Prevention of Neuromas with a Porcine SIS Nerve Cap: A Histopathologic Evaluation
Shahryar Tork, MD1; Jennifer Faleris, BS2; Anne Engemann, PhD2; Curt Deister, PhD2; Erick DeVinney, BS2; Ian L. Valerio, MD, MS, MBA1
1Department of Plastic Surgery, The Ohio State University, Wexner Medical Center, Columbus, OH; 2AxoGen, Alachua, FL
Introduction Following traumatic or oncologic nerve amputations, the aberrant axonal regeneration may result in painful neuroma formation. Studies suggest that isolating the nerve-end within a protective cap at the time of amputation or revision procedures may assist in the prevention of nerve-end neuromas. New nerve capping techniques, such as with novel porcine small intestine submucosa (SIS) nerve caps, may lead to improved neuroma management strategies. This study evaluated the local effects of two Nerve Caps (NC) with internal chambering (Partition or Spiral) on a terminal nerve end.
Materials & Methods The tibial nerves of fifty-seven (57) male Sprague Dawley rats were dissected, ligated, transected and trans-positioned to the lateral hindleg. The nerves were either treated with a Nerve Cap Spiral (NCs), Nerve Cap Partition (NCp) or Open Tube (OT), alternatively surgical control (SC) nerve stumps were non-treated. The nerve caps contained internal chambering within an enclosed structure. The animals were euthanized at 8 and 12 weeks. Tissues samples were explanted, sectioned longitudinally, and stained with Hematoxylin and Eosin (HE), Masson's Trichrome (MT), or Neurofilament 200 (NF 200). Slides were analyzed for axonal swirling, nerve width, cap remodeling and overall tissue response.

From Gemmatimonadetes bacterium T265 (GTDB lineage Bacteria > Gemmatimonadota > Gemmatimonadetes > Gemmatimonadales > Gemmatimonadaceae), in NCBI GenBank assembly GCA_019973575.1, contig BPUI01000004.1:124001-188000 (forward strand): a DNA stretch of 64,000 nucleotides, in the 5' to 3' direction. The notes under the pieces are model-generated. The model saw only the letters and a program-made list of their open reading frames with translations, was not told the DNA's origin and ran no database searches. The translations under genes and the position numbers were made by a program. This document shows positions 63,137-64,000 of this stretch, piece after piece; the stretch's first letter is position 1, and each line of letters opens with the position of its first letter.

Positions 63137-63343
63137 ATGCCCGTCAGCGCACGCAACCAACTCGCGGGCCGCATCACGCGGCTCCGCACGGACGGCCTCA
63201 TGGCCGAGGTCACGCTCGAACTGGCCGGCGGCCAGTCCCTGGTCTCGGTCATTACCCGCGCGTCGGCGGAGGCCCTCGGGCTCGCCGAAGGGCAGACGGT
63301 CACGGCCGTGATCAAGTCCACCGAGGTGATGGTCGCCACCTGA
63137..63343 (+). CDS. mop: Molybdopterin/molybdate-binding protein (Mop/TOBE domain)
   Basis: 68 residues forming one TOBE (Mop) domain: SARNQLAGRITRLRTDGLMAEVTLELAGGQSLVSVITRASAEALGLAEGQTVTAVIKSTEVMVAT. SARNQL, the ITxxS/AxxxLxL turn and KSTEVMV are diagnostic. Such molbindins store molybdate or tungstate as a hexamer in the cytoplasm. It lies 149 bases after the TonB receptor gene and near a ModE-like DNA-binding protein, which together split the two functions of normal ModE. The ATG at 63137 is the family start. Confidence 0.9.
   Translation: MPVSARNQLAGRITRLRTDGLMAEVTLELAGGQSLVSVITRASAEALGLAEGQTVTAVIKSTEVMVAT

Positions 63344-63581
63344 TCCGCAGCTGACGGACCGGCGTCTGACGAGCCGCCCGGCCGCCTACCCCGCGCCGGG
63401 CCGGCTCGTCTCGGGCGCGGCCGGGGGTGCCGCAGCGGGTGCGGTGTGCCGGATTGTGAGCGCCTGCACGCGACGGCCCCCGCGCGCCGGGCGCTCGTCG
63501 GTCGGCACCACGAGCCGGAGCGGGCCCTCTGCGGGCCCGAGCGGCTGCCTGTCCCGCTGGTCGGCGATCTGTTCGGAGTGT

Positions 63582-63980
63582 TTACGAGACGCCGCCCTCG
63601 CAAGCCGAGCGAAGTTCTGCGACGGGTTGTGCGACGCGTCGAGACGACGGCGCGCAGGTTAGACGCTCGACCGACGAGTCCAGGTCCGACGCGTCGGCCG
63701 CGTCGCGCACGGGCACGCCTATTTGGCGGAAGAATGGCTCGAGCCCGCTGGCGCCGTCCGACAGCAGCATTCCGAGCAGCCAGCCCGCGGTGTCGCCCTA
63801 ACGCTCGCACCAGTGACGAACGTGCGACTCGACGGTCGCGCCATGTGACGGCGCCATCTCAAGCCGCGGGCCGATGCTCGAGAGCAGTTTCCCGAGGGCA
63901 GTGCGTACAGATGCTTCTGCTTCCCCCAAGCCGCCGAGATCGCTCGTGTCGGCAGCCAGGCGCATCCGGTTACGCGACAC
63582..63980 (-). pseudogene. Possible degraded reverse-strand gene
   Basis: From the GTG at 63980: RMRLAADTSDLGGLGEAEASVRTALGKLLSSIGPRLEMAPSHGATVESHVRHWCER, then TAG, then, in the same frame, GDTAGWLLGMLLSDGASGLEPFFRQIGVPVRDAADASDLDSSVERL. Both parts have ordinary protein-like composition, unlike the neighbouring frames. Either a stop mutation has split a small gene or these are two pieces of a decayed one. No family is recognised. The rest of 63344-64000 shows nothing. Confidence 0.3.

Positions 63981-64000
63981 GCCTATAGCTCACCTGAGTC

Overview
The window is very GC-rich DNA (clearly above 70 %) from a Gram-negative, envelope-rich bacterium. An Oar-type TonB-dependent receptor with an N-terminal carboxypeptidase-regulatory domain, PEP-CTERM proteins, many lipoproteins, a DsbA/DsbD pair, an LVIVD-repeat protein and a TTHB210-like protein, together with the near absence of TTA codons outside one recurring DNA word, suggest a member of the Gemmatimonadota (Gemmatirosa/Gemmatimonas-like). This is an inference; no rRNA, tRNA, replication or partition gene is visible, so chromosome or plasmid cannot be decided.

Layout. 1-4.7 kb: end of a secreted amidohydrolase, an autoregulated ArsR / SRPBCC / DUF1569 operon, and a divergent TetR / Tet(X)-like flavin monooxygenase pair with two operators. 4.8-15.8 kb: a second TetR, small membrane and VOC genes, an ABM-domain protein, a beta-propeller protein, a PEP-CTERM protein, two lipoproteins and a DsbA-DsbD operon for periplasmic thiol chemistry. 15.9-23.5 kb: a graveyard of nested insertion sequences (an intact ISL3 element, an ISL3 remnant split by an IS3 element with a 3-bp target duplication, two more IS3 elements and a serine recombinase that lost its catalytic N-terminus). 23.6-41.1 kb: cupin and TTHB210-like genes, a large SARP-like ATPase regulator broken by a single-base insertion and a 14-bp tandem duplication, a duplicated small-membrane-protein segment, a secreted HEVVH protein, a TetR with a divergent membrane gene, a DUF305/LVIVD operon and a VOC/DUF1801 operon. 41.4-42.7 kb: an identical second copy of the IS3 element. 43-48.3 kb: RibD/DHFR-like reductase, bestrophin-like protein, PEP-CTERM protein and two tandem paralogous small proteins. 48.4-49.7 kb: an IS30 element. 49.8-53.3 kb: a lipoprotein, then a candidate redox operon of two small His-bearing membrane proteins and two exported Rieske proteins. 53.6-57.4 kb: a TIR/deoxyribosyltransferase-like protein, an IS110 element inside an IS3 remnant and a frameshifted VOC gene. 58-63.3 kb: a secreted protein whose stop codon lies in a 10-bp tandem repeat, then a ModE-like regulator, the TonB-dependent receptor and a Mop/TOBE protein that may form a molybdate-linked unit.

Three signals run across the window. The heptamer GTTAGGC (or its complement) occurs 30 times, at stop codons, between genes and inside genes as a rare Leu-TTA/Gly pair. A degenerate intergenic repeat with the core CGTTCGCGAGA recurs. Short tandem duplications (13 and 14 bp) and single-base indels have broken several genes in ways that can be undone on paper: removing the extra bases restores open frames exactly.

Results Both the SC and OT groups had significantly higher scores for axonal swirling compared to the NC groups, which showed no identifiable axonal swirling (p=0.02 and 0.03, respectively). Nerve widths were notably wider in SC groups compared to NC groups. Overall, the inflammation and tissue responses in the NC and OT groups were similar at both time points and were considered non-irritants. On average, the inflammation at 8 weeks was highest in the NCp group, followed by the NCs and OT groups, and lowest in the SC group. By 12 weeks, the average inflammation was highest in the OT group, followed by the NCs group, and lowest in the NCp and SC groups. There was minimal to mild resorption in the NC and OT groups at 12 weeks as compared to the baseline material evaluated at 8 weeks.
Conclusion The investigational porcine SIS nerve caps effectively decreased axonal swirling and distal nerve diameters within a rodent neuroma model. The internal chambering within the nerve caps allowed axons to be dispersed, aligned, and mitigated in an enclosed microenvironment. This study suggests that nerve caps with internal chambering for axonal outgrowth may leverage the limitations of conduits and improve axonal alignment, therefore reducing the likelihood of symptomatic neuroma formation.
Back to 2018 ePosters